Maybe some day I’ll be that mom… For now I’ll be the mom of a little girl who suddenly grasped potty training, and went from wet pull-up, to dry big girl pants – day and night – in just 2 weeks.

I’ll be the mom of a little boy who gives the very best hugs.

I’ll be the mom who puts the kids in “swimming soups” to play in the water.

I’ll be the mom who make 2 matching plates of hot dogs and cheetos for lunch.

I’ll be the mom who gives more kisses and praises, than spankings and time outs.

And I’ll be the mom who writes blogs at Sonic… The internet is better here anyway.

May Operation Christmas Child Ideas

I’m running a little late posting this, but here it is!

The month of May is dedicated to collecting things for 10-14 year old girls. This can be a tricky age to shop for. It’s hard to know what a 14 year old girl we have never met, might want as a gift. The truth is, most of the children who receive gifts through Operations Christmas Child need so many things, that almost any gift will be a blessing. Like the months before I have shopped and found some things I recommend for the shoe boxes.




The shoe boxes that can be ordered from Samaritans purse are pretty small. That makes shopping for older kids tough, because the clothes need to be bigger. I recommend something like this shirt, leggings set. Both are soft and can be rolled fairly small. A simple dress, or skirt would also be appropriate. This set is size 8 and was $8.74 at Wal-Mart. Socks and panties are also great to put in each box. This package of size 10 briefs is perfect. And the package of size M socks is also a great buy. (Sorry, some of my prices are missing… I misplaced my receipt.)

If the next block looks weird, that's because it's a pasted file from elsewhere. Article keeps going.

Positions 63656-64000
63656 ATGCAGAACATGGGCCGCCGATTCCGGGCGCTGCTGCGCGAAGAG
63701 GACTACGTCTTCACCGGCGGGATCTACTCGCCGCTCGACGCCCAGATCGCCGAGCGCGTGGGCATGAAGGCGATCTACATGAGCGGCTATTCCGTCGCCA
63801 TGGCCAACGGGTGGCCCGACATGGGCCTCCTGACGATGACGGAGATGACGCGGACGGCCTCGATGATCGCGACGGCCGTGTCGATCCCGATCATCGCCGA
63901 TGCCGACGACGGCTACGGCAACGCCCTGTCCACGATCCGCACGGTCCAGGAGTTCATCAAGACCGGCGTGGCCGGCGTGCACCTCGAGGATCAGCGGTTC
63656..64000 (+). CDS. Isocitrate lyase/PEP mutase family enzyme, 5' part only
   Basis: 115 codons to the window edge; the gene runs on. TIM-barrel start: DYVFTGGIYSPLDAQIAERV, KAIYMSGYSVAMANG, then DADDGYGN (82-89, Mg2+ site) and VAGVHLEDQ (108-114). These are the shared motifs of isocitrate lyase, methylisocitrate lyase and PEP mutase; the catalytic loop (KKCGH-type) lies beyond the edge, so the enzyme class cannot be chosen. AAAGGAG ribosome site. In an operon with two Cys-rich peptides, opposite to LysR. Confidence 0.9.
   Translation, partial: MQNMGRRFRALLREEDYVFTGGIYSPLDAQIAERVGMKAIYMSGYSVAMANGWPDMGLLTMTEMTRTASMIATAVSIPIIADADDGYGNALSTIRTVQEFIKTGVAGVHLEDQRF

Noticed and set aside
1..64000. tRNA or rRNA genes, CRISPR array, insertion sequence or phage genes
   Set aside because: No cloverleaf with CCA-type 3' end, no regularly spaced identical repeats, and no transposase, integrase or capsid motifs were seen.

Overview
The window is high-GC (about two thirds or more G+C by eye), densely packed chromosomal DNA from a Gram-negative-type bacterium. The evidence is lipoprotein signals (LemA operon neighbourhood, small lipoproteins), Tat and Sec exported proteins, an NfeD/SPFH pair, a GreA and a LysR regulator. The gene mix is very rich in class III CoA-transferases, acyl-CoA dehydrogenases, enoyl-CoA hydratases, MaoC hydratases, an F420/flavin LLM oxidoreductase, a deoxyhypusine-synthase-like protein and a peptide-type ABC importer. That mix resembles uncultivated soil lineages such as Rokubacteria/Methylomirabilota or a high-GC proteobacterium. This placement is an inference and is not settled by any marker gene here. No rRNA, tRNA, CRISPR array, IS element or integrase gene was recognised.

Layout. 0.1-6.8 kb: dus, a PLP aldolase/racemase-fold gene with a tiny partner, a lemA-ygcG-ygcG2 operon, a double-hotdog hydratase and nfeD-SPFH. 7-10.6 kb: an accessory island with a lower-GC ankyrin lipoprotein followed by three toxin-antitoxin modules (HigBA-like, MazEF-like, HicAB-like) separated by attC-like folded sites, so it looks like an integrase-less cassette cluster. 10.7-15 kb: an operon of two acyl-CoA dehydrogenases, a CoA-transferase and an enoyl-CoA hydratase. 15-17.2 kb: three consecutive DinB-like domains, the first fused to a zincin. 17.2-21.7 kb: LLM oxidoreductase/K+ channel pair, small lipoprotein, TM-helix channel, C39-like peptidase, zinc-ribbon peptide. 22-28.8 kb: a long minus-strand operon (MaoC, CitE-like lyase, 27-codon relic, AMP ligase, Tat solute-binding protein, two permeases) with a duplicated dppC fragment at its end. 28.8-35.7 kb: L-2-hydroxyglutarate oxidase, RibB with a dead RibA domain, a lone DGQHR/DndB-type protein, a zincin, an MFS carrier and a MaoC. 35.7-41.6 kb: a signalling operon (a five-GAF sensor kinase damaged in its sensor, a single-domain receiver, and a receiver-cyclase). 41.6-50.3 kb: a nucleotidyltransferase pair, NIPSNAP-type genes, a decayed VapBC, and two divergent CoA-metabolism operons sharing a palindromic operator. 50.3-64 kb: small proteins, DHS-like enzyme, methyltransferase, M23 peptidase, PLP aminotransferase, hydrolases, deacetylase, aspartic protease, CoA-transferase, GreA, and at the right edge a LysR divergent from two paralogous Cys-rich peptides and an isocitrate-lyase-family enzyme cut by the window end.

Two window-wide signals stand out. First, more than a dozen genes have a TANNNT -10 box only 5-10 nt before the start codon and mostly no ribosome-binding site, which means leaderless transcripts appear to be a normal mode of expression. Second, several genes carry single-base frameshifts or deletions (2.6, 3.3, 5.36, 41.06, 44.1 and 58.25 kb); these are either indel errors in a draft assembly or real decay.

Shoes and Accessories


Unfortunately, shoes are really hard for this age group. They are just too big to fit in the box with many other gifts. $.98 flip-flops are good compromise over nicer shoes, unless you are using larger boxes. The set of 4 bright colored necklaces make fun “filler” gifts for this age. They were only $4.88. Bright colored bandanas can be very useful; and they are only $1! This neat little purse is sure to bring a smile to a young lady across the globe. This one was in the girls clothing department for $5.47.

Fun Gifts


Gifts for this age can be more along the line of small tools or other useful items. I read in Franklin Graham’s book Operation Christmas Child, how a young boy was ecstatic to find his own “towel” in his box. He was in a orphanage and all the children shared just 1 or 2 towels. He said he was later told what he had was actually a wash cloth.Can you imagine even one child drying off with a rag? But we can assume from his story that the towels they all shared could not have been too much bigger than a rag. With that in mind, I think hand towels (around $2); or even bright, fun kitchen towels will make super gifts for this age group! I also suggest a small sewing kit (around $1) and some fabric (around $5-7). Any box with a sewing kit should also receive a pair of school scissors, for cutting fabric.

These are all simple gifts, and none of them are expensive, but they may very well change the course of a child’s life by bringing them to knowledge of the Love of God.